Jensina describes her memories and the things that made her life that of a Miltary Brat, in Story of an Army Brat.
I barely know where to begin.
My father, Master Sergeant Gene Noel Anderson, enlisted in the US Army in 1973. I wasn’t born until 1976. He recently retired in 1997 so as you can see he was in the Army my entire life. Being an Army brat is the only thing I know how to be and the only thing that I am really good at.
Some of the other people that have posted stories here have already expressed the feelings that I am about express as well but, I am glad to know that I am not the only one who feels this way.
One thing is that I don’t have a place to call home.
I was born in Ft. Campbell, Kentucky in 1976. My sister was born two years before me in the same hospital. We transferred to California when I was 1 year old and stayed there until I was 3. My next younger sister was then born in California. We moved to Oregon so that while my Dad was gone to Korea for a year my Mom would have help from his family raising us kids.
When Dad finally returned we moved to Fort Benning, Georgia. This is where my memories really begin. My dad became a Drill Instructor and we never saw him for five years while we lived there. It was really tough. I started school there and attended Dexter Elementary School until the second grade.
Then we moved to Ft. Bragg, North Carolina where I went to fourth, fifth and sixth grade. I don’t want to tell too much or I could write a book. From there we moved to Schofield Barracks, Hawaii. My dad worked in Schofield but, we lived on Aliamanu Military Reservation closer to the airport.
Hawaii, I guess, is where I mostly consider home because I attended Aliamanu Intermediate and Radford High School (for only three years). This is where I consider I spent the most important years of my life. Life was very hard but, I wouldn’t change it for the world. I then graduated on the mainland (Oregon) from high school. Then I did what I had dreamed about since I was five years old. I enlisted in the Navy.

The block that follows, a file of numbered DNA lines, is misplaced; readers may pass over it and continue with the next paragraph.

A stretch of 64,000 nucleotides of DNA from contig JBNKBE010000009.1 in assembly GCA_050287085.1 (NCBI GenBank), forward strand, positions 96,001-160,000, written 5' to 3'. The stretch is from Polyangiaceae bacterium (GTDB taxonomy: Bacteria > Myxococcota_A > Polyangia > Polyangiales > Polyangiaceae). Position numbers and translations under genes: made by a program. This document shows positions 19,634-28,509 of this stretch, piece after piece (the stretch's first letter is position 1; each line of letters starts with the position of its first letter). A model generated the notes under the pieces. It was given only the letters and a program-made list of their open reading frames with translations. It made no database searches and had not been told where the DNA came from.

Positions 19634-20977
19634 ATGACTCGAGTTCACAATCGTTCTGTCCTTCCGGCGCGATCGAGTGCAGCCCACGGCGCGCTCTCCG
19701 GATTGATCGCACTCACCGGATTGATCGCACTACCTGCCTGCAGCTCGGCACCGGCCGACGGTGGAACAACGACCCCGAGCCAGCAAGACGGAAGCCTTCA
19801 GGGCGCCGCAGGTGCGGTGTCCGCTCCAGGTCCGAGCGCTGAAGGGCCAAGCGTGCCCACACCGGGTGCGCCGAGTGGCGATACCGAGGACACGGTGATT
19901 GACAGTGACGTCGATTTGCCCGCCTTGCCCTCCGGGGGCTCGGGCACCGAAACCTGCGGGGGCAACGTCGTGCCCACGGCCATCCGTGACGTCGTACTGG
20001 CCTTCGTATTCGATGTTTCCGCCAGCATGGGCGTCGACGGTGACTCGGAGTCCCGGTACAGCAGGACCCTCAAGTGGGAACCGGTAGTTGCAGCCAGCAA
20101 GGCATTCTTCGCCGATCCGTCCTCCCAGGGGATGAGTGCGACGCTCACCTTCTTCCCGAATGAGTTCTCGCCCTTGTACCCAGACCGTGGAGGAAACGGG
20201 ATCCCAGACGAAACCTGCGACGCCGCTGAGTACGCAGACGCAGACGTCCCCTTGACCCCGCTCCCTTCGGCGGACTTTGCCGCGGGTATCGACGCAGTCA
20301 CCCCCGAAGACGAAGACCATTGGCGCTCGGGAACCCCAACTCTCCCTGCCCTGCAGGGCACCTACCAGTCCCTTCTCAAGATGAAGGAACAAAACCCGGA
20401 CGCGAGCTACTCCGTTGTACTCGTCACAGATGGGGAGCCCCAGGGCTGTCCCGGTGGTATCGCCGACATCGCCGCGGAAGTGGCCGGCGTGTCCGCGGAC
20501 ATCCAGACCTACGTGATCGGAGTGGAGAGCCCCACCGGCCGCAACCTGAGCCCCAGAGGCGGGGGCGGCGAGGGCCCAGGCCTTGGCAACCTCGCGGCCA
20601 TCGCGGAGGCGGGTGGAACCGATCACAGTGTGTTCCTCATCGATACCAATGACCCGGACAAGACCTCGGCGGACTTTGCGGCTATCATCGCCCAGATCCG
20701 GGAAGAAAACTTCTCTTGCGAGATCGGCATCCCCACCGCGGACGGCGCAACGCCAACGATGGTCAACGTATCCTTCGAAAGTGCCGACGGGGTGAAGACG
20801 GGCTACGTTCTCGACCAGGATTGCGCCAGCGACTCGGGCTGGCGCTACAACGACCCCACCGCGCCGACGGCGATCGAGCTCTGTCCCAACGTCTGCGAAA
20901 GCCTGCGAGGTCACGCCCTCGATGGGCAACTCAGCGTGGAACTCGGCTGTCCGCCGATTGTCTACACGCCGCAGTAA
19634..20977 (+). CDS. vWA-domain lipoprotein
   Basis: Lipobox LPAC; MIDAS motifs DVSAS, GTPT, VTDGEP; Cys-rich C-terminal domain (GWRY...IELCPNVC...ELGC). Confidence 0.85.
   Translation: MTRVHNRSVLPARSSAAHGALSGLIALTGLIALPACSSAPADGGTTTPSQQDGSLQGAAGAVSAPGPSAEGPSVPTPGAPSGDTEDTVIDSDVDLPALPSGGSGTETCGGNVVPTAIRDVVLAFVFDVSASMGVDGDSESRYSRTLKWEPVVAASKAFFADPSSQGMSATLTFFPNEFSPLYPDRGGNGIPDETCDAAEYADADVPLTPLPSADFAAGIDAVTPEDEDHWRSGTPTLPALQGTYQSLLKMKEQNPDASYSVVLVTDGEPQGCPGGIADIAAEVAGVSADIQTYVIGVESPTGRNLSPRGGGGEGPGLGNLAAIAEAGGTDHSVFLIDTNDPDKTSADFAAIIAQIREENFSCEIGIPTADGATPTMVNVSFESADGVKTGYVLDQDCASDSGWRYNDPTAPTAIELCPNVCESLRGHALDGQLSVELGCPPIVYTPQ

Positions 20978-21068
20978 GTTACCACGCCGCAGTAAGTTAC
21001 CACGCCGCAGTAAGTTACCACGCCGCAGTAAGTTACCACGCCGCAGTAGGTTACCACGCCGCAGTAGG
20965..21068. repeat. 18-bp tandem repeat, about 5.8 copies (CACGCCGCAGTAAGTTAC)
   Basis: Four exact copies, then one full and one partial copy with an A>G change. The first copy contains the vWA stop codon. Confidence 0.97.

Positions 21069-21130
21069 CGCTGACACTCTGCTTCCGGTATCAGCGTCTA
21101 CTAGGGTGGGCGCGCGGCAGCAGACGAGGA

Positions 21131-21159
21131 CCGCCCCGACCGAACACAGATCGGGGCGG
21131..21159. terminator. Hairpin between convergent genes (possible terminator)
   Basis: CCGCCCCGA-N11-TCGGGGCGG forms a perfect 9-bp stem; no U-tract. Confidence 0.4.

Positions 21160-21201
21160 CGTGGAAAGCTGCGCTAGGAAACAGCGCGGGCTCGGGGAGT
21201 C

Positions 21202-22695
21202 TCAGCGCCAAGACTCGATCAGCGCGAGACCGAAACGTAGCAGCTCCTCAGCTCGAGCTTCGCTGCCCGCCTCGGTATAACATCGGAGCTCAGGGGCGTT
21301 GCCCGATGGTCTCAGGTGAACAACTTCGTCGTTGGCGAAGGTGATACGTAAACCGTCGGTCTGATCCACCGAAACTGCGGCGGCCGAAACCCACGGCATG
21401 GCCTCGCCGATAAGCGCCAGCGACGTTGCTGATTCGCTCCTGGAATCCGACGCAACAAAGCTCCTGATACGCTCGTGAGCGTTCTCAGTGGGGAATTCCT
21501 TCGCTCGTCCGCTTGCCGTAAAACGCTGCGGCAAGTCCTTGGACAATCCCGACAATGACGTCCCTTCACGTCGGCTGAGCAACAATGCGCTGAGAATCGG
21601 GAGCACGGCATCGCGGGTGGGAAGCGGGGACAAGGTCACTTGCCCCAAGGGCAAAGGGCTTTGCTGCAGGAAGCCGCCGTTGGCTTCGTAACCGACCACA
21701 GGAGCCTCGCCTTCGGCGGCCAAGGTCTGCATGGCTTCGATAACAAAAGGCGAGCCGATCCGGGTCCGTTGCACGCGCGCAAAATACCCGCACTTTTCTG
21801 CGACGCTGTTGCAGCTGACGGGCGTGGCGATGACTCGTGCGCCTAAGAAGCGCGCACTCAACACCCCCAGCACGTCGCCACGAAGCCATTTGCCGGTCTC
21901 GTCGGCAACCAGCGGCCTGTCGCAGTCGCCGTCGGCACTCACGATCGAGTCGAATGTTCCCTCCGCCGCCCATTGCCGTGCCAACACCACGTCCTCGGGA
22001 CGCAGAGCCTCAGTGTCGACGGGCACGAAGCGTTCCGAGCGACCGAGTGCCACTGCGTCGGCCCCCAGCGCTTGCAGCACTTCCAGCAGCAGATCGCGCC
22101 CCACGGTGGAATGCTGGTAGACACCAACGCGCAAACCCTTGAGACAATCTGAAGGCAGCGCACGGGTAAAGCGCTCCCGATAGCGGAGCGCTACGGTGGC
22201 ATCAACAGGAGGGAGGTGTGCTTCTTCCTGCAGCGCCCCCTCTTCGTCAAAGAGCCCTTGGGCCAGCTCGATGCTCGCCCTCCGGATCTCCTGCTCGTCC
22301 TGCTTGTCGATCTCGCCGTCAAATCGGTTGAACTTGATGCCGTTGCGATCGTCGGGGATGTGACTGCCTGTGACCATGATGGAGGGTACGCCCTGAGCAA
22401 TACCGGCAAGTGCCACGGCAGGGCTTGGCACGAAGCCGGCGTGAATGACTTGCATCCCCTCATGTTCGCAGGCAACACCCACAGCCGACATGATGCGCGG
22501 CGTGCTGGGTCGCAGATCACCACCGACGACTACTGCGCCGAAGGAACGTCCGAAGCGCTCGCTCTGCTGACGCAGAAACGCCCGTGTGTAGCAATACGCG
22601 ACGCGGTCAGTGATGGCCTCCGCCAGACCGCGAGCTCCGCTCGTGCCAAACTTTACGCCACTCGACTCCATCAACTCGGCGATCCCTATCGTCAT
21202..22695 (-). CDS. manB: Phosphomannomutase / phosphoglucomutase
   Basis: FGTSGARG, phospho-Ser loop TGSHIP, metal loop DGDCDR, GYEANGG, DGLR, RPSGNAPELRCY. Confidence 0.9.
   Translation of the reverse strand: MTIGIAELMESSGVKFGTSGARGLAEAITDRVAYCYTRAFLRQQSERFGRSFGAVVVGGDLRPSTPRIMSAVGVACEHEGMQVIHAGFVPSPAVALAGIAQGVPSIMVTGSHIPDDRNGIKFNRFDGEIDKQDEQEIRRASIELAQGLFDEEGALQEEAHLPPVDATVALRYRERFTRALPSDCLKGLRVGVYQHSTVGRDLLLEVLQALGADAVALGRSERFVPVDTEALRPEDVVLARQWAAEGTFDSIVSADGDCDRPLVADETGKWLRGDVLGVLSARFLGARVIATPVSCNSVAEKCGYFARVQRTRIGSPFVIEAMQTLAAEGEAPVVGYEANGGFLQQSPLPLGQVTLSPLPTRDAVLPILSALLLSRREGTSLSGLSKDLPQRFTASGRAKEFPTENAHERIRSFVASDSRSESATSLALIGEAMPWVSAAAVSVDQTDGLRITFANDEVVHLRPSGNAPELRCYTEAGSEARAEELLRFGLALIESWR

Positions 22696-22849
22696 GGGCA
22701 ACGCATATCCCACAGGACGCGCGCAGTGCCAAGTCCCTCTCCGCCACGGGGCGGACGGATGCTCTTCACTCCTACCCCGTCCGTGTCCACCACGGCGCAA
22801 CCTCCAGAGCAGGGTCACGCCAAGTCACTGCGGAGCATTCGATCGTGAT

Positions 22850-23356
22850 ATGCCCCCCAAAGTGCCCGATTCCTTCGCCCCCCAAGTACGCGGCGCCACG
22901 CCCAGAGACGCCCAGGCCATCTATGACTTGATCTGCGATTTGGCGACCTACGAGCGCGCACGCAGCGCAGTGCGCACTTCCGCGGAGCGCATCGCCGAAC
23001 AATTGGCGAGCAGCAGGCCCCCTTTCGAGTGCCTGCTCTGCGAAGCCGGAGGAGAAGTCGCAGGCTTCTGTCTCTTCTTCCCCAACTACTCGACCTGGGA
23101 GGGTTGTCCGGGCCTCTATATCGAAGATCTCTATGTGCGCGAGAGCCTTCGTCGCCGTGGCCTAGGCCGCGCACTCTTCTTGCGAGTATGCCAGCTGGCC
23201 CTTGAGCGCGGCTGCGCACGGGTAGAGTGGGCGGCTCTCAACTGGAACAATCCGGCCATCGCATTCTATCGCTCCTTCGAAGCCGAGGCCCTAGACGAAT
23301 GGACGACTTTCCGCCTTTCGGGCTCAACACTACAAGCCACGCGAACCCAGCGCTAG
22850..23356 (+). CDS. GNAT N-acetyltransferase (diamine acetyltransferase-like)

The Navy wasn’t my choice until very recently when I realized that I didn’t like the Army because of the things I had gone through with my dad. I married in 1995 to another Navy member and in December 1996 my military career stopped short due to a medical condition with my ankle. Now I am a military wife and in a position that my mother was in for so many years except subtract the kids.
My dad retired this past May of 1997. His speech was so wonderful for his retirement ceremony. I just want to share one part. My father was very emotional because military life was all we had ever known and now it was going to end. It is so very scary to become a civilian.
I have never been a civilian and won’t be one for a little while because my husband is still active duty. It scares me to death. My Mom and Dad and my younger sisters are scared too.
My Dad said in his speech that when we add up how many years our family has served on active duty in the Armed Forces that it totals over a century. Like I said, what is a civilian? It must be such a different way of life.
I thank my Dad everyday now for raising me as a military brat. Of course at the time I didn’t like it but, now that I am a little older and out of the house I realize how many skills and responsibilities I was taught by being an Army brat. It makes me cry tears of joy now that I see that I am not alone in the experiences I had growing up as a military brat.
Thank you all for sharing your stories. Here is my small contribution.